Detection of Multiword Expressions for Hindi Language using Word Embeddings and WordNet-based Features

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1 Detection of Multiword Expressions for Hindi Language using Word Embeddings and WordNet-based Features Dhirendra Singh Sudha Bhingardive Kevin Patel Pushpak Bhattacharyya Department of Computer Science and Engineering, Indian Institute of Technology Bombay. Abstract Detection of Multiword Expressions (MWEs) is a challenging problem faced by several natural language processing applications. The difficulty emanates from the task of detecting MWEs with respect to a given context. In this paper, we propose approaches that use Word Embeddings and WordNet-based features for the detection of MWEs for Hindi language. These approaches are restricted to two types of MWEs viz., noun compounds and noun+verb compounds. The results obtained indicate that using linguistic information from a rich lexical resource such as WordNet, help in improving the accuracy of MWEs detection. It also demonstrates that the linguistic information which word embeddings capture from a corpus can be comparable to that provided by Word- Net. Thus, we can say that, for the detection of above mentioned MWEs, word embeddings can be a reasonable alternative to WordNet, especially for those languages whose WordNets does not have a better coverage. 1 Introduction Multiword Expressions or MWEs can be understood as idiosyncratic interpretations or words with spaces wherein concepts cross the word boundaries or spaces (Sag et al., 2002). Some examples of MWEs are ad hoc, by and large, New York, kick the bucket, etc. Typically, a multiword is a noun, a verb, an adjective or an adverb followed by a light verb (LV) or a noun that behaves as a single unit (Sinha, 2009). Proper detection and sense disambiguation of MWEs is necessary for many Natural Language Processing (NLP) tasks like machine translation, natural language generation, named entity recognition, sentiment analysis, etc. MWEs are abundantly used in Hindi and other languages of Indo Aryan family. Common part-of-speech (POS) templates of MWEs in Hindi language include the following: noun+noun, noun+lv, adjective+lv, adjective+noun, etc. Some examples of Hindi multiwords are प ण य त थ (punya tithi, death anniversary), व द करन (vaadaa karanaa, to promise), आग लग न (aaga lagaanaa, to burn), धन द लत (dhana daulata, wealth), etc. WordNet (Miller, 1995) has emerged as crucial resource for NLP. It is a lexical structure composed of synsets, semantic and lexical relations. One can look up WordNet for information such as synonym, antonym, hypernym, etc. of a word. WordNet was initially built for the English language, which is then followed by almost all widely used languages all over the world. WordNets are developed for different language families viz. EuroWordNet 1 (Vossen, 2004) was developed for Indo- European family of languages and covers languages such as German, French, Ital- 1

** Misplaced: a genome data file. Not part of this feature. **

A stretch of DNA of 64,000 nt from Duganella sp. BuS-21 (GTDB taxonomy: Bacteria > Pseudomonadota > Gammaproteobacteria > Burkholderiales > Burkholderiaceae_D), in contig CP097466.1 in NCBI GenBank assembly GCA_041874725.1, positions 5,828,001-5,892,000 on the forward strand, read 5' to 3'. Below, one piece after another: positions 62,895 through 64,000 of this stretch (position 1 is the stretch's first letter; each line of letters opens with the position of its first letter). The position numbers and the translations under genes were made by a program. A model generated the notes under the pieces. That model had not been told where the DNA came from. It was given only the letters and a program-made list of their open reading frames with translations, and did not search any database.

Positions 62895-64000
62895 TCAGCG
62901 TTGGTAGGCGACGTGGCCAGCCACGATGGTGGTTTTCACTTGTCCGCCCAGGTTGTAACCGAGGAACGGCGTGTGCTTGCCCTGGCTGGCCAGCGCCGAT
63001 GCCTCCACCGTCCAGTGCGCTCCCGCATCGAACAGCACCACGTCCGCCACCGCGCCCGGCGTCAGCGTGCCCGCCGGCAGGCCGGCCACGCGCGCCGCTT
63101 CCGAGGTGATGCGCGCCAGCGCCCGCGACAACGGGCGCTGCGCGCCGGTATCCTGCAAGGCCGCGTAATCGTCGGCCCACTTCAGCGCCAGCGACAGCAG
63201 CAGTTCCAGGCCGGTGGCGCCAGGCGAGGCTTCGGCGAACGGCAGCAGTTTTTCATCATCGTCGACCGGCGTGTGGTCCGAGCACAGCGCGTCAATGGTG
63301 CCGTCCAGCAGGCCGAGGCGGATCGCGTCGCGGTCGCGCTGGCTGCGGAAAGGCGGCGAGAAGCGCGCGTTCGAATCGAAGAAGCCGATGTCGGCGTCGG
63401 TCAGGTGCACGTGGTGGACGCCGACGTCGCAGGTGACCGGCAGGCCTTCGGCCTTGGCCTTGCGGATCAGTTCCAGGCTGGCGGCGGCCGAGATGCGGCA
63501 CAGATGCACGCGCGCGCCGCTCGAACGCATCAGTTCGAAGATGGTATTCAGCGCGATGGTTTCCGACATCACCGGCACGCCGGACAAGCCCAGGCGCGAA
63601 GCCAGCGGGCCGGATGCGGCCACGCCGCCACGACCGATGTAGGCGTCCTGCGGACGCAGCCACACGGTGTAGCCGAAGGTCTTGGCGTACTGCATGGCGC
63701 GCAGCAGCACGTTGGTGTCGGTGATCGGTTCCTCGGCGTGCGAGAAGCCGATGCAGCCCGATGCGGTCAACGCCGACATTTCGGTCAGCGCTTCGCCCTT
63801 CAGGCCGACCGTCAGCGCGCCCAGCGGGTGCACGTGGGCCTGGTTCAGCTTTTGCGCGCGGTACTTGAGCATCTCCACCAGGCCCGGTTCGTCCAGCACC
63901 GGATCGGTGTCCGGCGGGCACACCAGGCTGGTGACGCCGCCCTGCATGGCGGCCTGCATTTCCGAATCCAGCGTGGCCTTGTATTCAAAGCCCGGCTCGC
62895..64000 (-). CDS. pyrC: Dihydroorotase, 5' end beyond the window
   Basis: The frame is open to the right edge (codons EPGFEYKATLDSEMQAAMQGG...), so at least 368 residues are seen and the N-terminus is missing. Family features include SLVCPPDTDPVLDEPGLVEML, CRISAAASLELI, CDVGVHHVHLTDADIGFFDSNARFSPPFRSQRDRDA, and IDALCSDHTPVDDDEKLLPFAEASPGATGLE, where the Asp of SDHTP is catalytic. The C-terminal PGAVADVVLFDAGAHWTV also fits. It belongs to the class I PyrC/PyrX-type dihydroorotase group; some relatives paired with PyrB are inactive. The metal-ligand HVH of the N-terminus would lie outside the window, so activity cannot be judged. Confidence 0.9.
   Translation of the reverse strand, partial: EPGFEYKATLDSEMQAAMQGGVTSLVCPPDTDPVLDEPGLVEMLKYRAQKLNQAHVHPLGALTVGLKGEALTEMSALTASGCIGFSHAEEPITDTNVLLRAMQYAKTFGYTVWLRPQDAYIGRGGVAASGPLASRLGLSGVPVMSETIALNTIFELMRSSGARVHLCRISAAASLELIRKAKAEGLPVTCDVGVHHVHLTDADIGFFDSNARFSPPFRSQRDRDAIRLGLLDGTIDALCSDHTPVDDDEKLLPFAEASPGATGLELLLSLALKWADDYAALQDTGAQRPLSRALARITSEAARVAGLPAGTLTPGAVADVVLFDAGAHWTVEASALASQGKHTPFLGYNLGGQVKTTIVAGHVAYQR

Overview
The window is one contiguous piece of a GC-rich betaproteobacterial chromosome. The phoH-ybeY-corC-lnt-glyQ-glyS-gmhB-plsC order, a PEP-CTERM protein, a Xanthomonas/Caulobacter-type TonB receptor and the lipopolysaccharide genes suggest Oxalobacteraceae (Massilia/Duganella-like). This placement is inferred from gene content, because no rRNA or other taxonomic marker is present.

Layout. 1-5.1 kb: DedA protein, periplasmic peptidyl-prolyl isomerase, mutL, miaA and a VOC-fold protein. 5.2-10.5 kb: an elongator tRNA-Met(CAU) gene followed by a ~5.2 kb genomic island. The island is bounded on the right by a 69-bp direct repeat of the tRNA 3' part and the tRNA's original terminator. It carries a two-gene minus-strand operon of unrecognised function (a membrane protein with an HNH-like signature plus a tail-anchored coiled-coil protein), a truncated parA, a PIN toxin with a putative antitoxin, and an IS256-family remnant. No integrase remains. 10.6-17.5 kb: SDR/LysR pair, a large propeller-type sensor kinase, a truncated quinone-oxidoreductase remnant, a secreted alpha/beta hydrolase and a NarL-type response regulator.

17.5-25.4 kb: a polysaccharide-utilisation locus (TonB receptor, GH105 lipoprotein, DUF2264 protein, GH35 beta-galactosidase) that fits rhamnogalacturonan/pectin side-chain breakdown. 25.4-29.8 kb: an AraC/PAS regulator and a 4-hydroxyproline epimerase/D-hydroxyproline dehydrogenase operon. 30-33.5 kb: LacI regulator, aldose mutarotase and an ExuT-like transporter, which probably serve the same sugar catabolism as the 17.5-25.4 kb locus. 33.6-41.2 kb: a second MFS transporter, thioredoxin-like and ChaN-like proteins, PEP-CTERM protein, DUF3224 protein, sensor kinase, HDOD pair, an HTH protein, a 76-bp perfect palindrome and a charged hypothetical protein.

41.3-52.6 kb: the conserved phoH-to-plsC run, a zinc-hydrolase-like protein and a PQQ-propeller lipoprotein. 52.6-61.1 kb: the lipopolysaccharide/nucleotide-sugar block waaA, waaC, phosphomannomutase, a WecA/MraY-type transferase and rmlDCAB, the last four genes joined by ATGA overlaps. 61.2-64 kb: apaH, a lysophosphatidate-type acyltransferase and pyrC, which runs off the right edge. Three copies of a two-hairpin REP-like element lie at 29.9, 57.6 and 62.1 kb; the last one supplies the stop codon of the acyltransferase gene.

2 ian, etc. Similarly, IndoWordNet 2 (Bhattacharyya, 2010) covers the major families of languages, viz., Indo-Aryan, Dravidian and Sino-Tibetian which are used in the subcontinent. Building WordNets is a complex task. It takes lots of time and human expertise to build and maintain WordNets. A recent development in computational linguistics is the concept of distributed representations, commonly referred to as Word Vectors or Word Embeddings. The first such model was proposed by Bengio et al. (2003), followed by similar models by other researchers viz., Mnih et al. (2007), Collobert et al. (2008), Mikolov et al. (2013a), Pennington et al. (2014). These models are extremely fast to train, are automated, and rely only on raw corpus. Mikolov et al. (2013c; 2013b) have reported various linguistic regularities captured by such models. For instance, vectors of synonyms and antonyms will be highly similar when evaluated using cosine similarity measure. Thus, these models can be used to replace/supplement WordNets and other such resources in different NLP applications (Collobert et al., 2011). The roadmap of the paper is as follows, Section 2 describes the background and related work. Our approaches are detailed in section 3. The description of the datasets used for the evaluation is given in section 4. Experiments and results are presented in Section 5. Section 6 concludes the paper and points to the future work. 2 Background and Related Work Most of the proposed approaches for the detection of MWEs are statistical in nature. Some of these approaches use association measures (Church and Hanks, 1990), deep linguistics based methods (Bansal et 2 IndoWordNet is available in following Indian languages: Assamese, Bodo, Bengali, English, Gujarati, Hindi, Kashmiri, Konkani, Kannada, Malayalam, Manipuri, Marathi, Nepali, Punjabi, Sanskrit, Tamil, Telugu and Urdu. These languages cover three different language families, Indo Aryan, Sino-Tibetan and Dravidian. al., 2014), word embeddings based measures (Salehi et al., 2015), etc. The work related to the detection of MWEs has been limited in the context of Indian languages. The reasons are, unavailability of gold data (Reddy, 2011), unstructured classification of MWEs, complicated theory of MWEs, lack of resources, etc. Most of the approaches of Hindi MWEs have used parallel corpus alignment and POS tag projection to extract MWEs (Sriram et al., 2007) (Mukerjee et al., 2006). Venkatapathy et al. (2007) used a classification based approach for extracting noun+verb collocations for Hindi. Gayen and Sarkar et al. (2013) used Random Forest approach wherein features such as verb identity, semantic type, case marker, verbobject similarity, etc. are used for the detection of compound nouns in Bengali using MaxEnt Classifier. However, our focus is on detecting MWEs of the type compound noun and noun+verb compounds while verb based features are not implemented in our case. We have used word embeddings and WordNet based features for the detection of above MWEs. Characteristics of MWEs MWE has different characteristics based on their usage, context and formation. They are as follows- Compositionality: Compositionality refers to the degree to which the meaning of MWEs can be predicted by combining the meanings of their components. E.g. तरण त ल (tarana taala, swimming pool), धन लक षम (dhana laxmii, wealth), च य प न (chaaya paanii, snacks), etc. Non-Compositionality: In noncompositionality, the meaning of MWEs cannot be completely determined from the meaning of its constituent words. It might be completely different from its constituents. E.g. ग जर ज न, (gujara jaanaa, passed away), नजर ड लन, (najara Daalanaa, flip through). There might be some added elements or inline meaning